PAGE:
In my years as both a classroom teacher and now an educational researcher, I’ve always been a champion of the digital writing workshop approach. Why? Because it puts the emphasis where it should be—on the writing process rather than just the end product. This approach equips students with the versatile skills they need to navigate various writing genres.
But let’s be real, in today’s digital age, you can’t really talk about the writing process without acknowledging the role of technology. It’s not just a nice-to-have; it’s a must-have. So, in this post, I’m excited to share a curated list of stellar web tools that can enhance each stage of the writing journey, from brainstorming to publication.
We’ve organized these tools into specific categories like Digital Storytelling, Comic Strips, Mind Mapping, Story Starters, Writing Mechanics, Graphic Organizers, and Publishing Platforms, to help you find exactly what you need for your classroom.
And hey, if you’re more of a visual learner, don’t worry. We’ve got you covered with an infographic version of this post that you can download right from this page..
Online Writing Tools for Students
Here are some useful online writing tools for students:
There is an infographic version of this post which you can access and download from
I- Digital storytelling websites
3- Zimmer Twins
‘The Zimmer Twins website invites kids to create and share their own animated stories.’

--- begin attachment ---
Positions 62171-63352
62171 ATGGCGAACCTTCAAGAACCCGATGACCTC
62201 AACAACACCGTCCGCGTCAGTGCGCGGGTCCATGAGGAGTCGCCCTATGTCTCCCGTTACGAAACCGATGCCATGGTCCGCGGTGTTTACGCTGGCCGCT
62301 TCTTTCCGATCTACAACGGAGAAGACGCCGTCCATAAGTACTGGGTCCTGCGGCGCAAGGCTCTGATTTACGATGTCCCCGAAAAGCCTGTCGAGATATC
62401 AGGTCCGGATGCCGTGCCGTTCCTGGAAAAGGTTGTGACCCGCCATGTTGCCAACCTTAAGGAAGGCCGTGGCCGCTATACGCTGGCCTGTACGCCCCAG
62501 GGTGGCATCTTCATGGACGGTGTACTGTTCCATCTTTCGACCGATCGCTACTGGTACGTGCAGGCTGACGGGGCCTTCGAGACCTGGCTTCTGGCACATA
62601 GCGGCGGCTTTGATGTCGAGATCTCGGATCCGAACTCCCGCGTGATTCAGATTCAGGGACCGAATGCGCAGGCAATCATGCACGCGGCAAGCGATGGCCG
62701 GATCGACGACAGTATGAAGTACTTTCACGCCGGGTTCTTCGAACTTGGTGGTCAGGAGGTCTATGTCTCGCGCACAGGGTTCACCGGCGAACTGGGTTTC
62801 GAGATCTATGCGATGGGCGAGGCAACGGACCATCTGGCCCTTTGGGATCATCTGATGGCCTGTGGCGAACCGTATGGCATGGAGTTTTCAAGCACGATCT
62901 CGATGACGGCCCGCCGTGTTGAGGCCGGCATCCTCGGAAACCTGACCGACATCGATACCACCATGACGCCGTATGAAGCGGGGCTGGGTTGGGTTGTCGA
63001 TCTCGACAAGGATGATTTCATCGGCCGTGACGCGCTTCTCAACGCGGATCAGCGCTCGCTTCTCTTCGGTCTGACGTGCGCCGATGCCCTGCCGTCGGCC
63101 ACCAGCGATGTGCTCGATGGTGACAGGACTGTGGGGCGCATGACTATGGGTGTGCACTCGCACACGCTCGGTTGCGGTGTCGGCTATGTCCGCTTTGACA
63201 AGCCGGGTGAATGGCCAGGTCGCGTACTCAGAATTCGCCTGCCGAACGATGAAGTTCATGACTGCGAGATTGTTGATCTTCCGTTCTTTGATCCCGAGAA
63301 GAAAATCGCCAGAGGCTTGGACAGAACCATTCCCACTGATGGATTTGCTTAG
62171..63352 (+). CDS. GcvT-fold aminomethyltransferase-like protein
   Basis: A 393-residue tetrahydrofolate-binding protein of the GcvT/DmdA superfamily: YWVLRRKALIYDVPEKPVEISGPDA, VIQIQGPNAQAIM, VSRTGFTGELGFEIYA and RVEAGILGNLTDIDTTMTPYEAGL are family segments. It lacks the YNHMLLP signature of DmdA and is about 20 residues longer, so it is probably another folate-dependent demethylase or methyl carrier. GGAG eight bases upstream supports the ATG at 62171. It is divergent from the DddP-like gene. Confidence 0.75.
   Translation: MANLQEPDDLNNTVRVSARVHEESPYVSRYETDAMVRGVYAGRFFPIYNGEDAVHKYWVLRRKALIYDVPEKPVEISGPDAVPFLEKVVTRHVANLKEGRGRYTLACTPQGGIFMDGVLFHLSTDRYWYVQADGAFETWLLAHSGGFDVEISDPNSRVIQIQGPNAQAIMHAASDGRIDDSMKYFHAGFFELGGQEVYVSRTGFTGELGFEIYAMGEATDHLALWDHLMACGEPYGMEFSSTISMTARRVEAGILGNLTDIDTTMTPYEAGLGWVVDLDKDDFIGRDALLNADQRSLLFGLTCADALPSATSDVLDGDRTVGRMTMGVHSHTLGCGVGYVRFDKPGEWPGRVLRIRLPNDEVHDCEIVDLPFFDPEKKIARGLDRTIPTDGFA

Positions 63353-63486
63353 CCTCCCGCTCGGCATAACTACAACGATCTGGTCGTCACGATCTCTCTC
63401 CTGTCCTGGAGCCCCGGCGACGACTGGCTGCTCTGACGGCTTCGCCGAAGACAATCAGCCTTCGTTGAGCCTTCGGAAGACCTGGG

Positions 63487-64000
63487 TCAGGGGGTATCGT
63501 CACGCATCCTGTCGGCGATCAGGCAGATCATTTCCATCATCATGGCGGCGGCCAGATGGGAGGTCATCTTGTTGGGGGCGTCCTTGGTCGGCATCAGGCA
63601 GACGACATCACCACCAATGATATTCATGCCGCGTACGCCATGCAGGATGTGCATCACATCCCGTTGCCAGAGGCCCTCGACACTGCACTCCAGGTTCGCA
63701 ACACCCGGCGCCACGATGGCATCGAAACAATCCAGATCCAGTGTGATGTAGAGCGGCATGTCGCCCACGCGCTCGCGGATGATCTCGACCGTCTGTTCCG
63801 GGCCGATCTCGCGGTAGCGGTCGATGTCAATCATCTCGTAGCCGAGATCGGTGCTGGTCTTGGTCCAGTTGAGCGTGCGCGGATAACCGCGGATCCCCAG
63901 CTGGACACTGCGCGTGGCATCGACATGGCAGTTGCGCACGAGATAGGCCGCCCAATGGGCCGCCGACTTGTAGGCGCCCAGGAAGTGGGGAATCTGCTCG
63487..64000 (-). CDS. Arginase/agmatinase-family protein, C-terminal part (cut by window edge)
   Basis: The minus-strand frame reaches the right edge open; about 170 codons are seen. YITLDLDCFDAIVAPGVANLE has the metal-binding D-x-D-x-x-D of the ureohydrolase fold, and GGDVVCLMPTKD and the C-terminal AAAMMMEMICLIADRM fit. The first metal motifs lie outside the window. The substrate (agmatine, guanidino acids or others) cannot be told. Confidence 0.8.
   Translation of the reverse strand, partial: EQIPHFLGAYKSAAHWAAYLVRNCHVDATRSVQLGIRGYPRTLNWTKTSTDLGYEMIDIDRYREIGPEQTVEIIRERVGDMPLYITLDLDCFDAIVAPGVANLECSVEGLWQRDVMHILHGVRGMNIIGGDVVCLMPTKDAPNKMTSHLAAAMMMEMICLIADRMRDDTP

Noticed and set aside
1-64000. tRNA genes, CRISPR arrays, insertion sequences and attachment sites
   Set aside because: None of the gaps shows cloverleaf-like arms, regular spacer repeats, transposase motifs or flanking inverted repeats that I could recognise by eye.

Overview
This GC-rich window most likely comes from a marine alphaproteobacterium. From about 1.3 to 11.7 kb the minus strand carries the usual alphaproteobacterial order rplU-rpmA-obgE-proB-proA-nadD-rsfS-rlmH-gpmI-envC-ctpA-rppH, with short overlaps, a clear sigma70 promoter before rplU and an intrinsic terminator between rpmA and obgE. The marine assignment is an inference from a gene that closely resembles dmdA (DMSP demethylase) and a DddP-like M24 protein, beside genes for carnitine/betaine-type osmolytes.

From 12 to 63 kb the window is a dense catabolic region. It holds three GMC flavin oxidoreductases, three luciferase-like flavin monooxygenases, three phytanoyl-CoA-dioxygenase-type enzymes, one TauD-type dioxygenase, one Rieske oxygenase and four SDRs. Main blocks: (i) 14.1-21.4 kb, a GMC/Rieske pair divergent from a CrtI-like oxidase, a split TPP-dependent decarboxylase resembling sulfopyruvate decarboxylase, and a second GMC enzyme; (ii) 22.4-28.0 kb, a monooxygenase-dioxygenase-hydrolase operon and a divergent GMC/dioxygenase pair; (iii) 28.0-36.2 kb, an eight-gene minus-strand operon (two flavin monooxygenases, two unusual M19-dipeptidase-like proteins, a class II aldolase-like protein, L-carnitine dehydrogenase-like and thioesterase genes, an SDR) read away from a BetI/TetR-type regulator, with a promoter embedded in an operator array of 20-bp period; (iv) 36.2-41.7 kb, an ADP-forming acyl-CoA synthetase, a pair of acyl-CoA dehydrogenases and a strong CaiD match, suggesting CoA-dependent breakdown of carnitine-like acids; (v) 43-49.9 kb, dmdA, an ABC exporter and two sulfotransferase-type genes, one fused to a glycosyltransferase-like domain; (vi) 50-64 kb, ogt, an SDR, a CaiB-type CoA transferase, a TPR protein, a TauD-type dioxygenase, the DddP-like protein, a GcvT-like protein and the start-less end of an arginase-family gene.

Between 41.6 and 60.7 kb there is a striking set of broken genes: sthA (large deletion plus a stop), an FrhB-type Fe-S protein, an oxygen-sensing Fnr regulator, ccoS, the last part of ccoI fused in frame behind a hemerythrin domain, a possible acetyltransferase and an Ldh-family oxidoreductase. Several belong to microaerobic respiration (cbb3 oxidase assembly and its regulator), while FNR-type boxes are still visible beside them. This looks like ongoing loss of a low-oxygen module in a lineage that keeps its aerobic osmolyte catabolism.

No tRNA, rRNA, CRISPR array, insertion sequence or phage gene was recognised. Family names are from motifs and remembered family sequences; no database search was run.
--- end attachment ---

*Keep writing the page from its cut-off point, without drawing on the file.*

It offers a great story creator tool that allows students to write their own stories and share them with others.
II- Comic Strips tools
1- Storyboard That
Create and narrate your stories using beautiful visuals and storyboards.
Provides you with a set of pre-designed characters, scenes and dialogue boxes to write your story. You need to log in to save your work.
3- Make Beliefs Comix
Create amazing comics using a wide variety of materials including characters, speech bubbles, props, backgrounds, objects and many more.
Create stunning comics using a drag and drop editor. They can choose from ‘fully posable characters to dynamic panels, props, and speech bubbles, every aspect of a comic can be controlled in an intuitive click-n-drag motion.’
III- Mind mappings tools
A good tool for creating visually attractive concept maps. No software download required and maps you create can be saved as an image. It also supports different sharing and collaborative features.
It offers various features including: recording notes in different formats with text, images and drawings; link notes to each other; export your final work as PDF or JPEG; supports several languages and many more.
Lets you ‘create unlimited mind maps for free, and store them in the cloud. Your mind maps are available everywhere, instantly, from any device.’
You can use Lucidchart to design concept maps, flowcharts and different types of diagrams. It also support collaborative features and works across several devices.
IV- Story starters
1- Scholastic Story Starters
Choose from four story starter themes: adventure, fantasy, sci-fi, and scrambler.
2- Cube Creator
Offers you tools to create different story genres including a biography, autobiography, mystery story…etc